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Why do players leave your game? Top 5 reasons revealed
by Mark Robinson on 03/31/14 08:53:00 am   Featured Blogs

The following blog post, unless otherwise noted, was written by a member of Gamasutra’s community.
The thoughts and opinions expressed are those of the writer and not Gamasutra or its parent company.

 

How many poorly designed or frustratingly greedy free-to-play games are you playing at the moment? None I’m guessing – which puts you firmly in the majority.  Indeed, our research shows that weak game design causes between 60-80% of players to leave a game for good after a disappointing first session.

Until recently publishers and developers with substantial acquisition budgets were not overly concerned with low first day retention rates, as the Lifetime Value (LTV) of those players was high enough to cover costs and deliver a profit.  However, that particular party is now over thanks to soaring acquisition costs which in many cases can now outstrip Player Lifetime Value. 

So how can publishers tip their games back into profitability?

It’s pretty simple math. If the percentage of players that you retain aren’t spending enough to cover the cost of acquisition then you’ve got two options.  You can either focus on improving player engagement by aiming to increase the number of players who monetize or focus on players that are already engaged and encourage them to spend more, increasing lifetime value in that way.   Either way - you need engaged players first otherwise they have no commitment to stay in the game given it was free in the first place..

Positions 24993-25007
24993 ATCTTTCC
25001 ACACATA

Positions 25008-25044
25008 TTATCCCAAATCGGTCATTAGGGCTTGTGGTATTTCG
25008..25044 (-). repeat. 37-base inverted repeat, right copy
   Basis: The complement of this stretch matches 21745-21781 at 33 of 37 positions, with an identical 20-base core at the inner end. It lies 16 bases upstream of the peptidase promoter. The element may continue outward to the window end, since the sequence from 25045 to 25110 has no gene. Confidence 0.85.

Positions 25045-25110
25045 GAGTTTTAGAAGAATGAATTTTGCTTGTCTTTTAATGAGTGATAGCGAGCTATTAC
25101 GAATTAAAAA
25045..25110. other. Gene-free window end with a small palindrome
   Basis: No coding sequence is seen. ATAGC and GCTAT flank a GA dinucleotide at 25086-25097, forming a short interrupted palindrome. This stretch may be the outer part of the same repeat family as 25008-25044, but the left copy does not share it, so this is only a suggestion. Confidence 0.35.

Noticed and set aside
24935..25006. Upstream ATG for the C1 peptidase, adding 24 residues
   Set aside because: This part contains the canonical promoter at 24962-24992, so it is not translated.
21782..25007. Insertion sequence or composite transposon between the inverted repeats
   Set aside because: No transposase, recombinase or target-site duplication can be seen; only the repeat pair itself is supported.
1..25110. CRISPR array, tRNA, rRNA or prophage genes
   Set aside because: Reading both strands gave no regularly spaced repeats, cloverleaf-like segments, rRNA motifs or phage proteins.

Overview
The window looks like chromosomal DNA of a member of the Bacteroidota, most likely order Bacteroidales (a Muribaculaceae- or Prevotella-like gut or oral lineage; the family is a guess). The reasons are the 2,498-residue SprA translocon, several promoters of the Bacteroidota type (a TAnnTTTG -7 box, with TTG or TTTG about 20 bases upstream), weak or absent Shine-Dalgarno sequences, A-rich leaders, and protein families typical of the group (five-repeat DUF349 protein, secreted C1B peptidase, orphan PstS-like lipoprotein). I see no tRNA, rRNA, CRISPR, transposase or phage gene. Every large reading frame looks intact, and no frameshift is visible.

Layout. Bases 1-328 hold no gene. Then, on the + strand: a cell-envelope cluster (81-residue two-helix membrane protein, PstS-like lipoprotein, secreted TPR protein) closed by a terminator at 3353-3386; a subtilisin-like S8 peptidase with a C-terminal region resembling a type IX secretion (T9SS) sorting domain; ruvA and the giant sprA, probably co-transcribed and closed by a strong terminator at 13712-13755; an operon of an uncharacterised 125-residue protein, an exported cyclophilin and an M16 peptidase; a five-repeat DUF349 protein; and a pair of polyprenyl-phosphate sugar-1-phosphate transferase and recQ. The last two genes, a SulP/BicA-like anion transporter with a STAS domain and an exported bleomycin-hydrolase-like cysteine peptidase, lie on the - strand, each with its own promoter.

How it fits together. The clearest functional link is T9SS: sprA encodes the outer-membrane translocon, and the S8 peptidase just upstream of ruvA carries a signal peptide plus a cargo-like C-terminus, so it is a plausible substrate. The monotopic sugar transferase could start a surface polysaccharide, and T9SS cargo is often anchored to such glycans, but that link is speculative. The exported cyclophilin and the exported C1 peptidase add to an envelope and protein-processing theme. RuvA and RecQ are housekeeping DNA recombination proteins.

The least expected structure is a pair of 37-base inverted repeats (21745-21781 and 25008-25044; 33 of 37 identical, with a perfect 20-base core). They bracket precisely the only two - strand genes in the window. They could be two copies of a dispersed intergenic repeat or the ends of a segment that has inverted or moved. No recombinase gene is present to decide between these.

As lifetime values increase then acquisition becomes more affordable and, instead of a downward spiral chasing more and more elusive quality recruits, the viability of the game is fundamentally changed.  

Why do players leave your game?
Understanding why your players leave your game is vital to build better relationships with your players.  The reasons for leaving differ considerable from player to player, which is why you can’t create a single version of a F2P game and expect it to work for everyone.

deltaDNA has assessed the game design of over 80 games and drawn up a series of best practice rules that dramatically improve player engagement.  The games we have assessed range from the complex MMO worlds, through to casual Facebook games and Social Casino as well as some of the best performing mobile F2P titles. Their design effectiveness has been scored against over 50 criteria.  From this we can identify why players leave games before they have the potential to become engaged and loyal players.

There top five reasons and levels of the percentages are startling:

Symptom

% Games with Poor Design in this Area

Monetization Too Harsh Or Early

70%

Difficulty/Outcomes Not Balanced

45%

Resources Run Out Too Soon

34%

Poor On-boarding

31%

Lack of Rewards and Incentives

28%

Every second counts
The first 60 seconds of gameplay is incredibly important, players need to get in, enjoy themselves and immediately be rewarded, however poor on-boarding was evident in 31% of games we analysed.    

It’s important that F2P games have a simple but engaging tutorial and well-structured progression to keep the players moving through the levels.  The start of the game should give as much of a taste of what it has to offer at the outset as possible.  

Give them an idea of what the best weapon, creature or vehicle in-game can do. If the best weapon in the game is the BFG, do you really want to wait until 90% of players have abandoned before making it available?